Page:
Date: 2013–07–31
  4. By: Sacha Wunsch-Vincent (World Intellectual Property Organization, Economics and Statistics Division, Geneva, Switzerland)
    Date: 2013–07
  5. By: Wojciech Szewczyk (European Commission – JRC - IPTS); Anna Sabadash (European Commission – JRC - IPTS)
    Abstract: Since the 1990s, information and communication technology (ICT) has been an essential driver of economic growth. Between 1995 and 2010, the ICT sectors have accounted for over 20% of EU15 growth, even though they only constitute 5% of EU15 GDP. The high growth resulting from the ever-increasing pace of ICT-related innovation requires high levels of R&D to be sustained. Indeed, the European ICT sector accounts for over a quarter of overall business expenditure on R&D, which makes it the largest R&D investing sector. A set of EU policy initiatives emphasise the importance of ICT and the underlying R&D for boosting European performance and competiveness. In order to ensure that public policies create the right conditions for sustaining and increasing the support for R&D, an appropriate measuring framework based on the thorough review of the best available methodologies need to be devised. Such framework will serve as a tool for choosing the investment strategies of public spending that create a favourable climate for an increase of private spendings on ICT R&D, and to turn investments into economic growth and employment through innovation. This report aims to provide an overview of subjects and topics relevant for constructing a coherent framework for macroeconomic analysis of the impact of public spending on ICT R&D, and to set specific modelling requirements for such a framework. The overview is structured to resemble the sequential multistage causal process which links R&D policy intervention with the resulting economy-wide effects, and covers the following issues: relationship between public and private R&D expenditure, innovation and the R&D process, and diffusion and impact of ICT. Further, building on the theory reviewed and empirical evidence presented, the report identifies the general requirements for a modelling framework to be used for ICT R&D analysis. Since there are existing models which can be used as a base framework, the guidelines focus on the specific requirements for the development of an R&D module. This add-in module is called to provide specific initial solutions to account for economics of ICT R&D, and need to be fully integrated with the base CGE model.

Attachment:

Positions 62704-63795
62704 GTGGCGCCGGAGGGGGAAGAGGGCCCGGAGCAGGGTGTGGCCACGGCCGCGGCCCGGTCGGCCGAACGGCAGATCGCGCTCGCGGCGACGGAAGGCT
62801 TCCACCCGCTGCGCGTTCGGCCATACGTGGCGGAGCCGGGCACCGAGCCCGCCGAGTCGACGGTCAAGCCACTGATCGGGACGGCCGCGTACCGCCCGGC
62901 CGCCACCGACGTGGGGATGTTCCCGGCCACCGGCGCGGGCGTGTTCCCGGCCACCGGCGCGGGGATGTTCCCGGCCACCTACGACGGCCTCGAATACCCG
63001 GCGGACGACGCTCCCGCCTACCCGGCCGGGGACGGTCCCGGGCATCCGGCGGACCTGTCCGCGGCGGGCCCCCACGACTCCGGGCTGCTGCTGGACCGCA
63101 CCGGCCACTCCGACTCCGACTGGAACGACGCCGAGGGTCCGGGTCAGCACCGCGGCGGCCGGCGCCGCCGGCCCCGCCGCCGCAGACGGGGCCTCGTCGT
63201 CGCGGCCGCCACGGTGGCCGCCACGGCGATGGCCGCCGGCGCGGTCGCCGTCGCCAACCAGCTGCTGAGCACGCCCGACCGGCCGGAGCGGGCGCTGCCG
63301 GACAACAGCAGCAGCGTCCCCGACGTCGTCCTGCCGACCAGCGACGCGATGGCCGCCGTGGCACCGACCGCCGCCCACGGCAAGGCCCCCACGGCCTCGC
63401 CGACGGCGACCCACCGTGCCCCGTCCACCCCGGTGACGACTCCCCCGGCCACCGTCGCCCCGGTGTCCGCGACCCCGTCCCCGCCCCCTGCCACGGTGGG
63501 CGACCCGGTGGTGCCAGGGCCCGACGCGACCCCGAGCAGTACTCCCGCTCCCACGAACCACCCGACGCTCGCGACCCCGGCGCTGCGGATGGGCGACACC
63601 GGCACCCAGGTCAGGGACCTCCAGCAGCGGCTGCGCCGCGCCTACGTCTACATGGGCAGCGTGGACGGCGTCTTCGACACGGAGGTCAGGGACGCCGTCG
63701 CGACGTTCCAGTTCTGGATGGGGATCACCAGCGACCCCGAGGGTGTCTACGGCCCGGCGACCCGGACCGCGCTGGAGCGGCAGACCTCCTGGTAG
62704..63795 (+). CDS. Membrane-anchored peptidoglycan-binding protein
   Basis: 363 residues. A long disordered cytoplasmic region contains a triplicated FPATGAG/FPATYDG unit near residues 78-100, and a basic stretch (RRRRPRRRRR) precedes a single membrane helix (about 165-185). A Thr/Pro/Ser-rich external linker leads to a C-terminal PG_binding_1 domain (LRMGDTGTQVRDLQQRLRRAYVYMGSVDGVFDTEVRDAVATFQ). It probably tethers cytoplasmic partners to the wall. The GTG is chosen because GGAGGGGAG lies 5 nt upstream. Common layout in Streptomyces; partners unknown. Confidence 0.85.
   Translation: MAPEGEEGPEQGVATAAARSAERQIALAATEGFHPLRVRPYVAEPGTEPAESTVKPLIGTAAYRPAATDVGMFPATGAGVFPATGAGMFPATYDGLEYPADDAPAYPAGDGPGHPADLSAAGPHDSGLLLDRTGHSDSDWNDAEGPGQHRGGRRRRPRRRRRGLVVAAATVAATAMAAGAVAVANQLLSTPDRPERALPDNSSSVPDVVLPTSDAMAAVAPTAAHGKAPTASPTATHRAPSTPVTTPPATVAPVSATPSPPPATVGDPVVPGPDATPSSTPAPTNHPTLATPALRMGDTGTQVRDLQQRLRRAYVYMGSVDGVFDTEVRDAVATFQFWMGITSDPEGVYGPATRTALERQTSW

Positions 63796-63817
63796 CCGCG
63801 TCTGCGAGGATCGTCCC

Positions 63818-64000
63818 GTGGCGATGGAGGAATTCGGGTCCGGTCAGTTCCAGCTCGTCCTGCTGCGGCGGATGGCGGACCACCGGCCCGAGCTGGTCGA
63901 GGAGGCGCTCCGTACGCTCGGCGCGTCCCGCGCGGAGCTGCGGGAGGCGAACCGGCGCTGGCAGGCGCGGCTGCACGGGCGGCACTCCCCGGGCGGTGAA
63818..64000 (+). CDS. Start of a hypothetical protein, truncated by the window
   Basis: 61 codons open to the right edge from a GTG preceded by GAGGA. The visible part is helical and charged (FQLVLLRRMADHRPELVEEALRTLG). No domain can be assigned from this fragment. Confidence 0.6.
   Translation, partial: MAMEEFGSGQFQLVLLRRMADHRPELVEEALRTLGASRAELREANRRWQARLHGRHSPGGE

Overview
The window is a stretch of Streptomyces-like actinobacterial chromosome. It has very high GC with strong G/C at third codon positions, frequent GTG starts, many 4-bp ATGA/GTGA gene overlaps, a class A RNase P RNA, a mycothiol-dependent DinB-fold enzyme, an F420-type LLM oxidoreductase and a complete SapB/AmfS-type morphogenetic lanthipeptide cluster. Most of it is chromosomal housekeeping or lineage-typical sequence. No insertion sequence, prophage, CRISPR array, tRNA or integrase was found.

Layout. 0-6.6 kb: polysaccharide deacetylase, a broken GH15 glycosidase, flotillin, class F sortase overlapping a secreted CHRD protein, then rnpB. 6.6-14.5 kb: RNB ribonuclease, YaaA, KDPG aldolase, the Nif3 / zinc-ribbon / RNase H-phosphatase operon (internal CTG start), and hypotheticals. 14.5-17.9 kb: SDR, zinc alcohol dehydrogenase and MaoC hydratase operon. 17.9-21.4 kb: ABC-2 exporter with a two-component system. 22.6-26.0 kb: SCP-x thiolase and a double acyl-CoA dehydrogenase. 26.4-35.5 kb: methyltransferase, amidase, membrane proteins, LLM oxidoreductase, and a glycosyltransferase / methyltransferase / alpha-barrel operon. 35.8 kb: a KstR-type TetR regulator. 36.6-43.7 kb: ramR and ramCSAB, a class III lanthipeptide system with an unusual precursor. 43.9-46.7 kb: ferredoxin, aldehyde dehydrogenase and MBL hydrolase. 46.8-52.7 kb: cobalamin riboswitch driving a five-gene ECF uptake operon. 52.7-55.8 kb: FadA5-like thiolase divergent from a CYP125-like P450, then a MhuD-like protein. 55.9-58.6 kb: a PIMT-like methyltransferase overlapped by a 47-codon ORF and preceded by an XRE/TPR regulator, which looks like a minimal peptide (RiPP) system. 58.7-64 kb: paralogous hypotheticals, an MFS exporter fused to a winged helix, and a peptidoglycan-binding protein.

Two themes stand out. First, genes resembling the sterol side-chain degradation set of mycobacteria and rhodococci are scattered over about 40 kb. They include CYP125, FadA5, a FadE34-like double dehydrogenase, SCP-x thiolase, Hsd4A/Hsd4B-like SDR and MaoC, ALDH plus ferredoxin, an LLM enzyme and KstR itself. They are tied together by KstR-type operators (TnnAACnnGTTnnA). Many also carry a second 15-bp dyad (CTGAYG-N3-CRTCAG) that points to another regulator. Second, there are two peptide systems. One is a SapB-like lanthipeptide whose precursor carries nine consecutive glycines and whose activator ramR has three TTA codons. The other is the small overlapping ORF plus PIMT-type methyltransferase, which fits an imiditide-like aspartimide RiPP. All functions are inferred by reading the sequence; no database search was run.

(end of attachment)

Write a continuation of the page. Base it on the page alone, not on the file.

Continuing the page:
Keywords: ICT, R&D, public and private investment, innovation, CGE
    JEL: O30 C54 C68 E17 E65
    Date: 2013–08

This nep-ict issue is ©2013 by Walter Frisch. It is provided as is without any express or implied warranty. It may be freely redistributed in whole or in part for any purpose. If distributed in part, please include this notice.
General information on the NEP project can be found at For comments please write to the director of NEP, Marco Novarese at <>. Put “NEP” in the subject, otherwise your mail may be rejected.
NEP’s infrastructure is sponsored by the School of Economics and Finance of Massey University in New Zealand.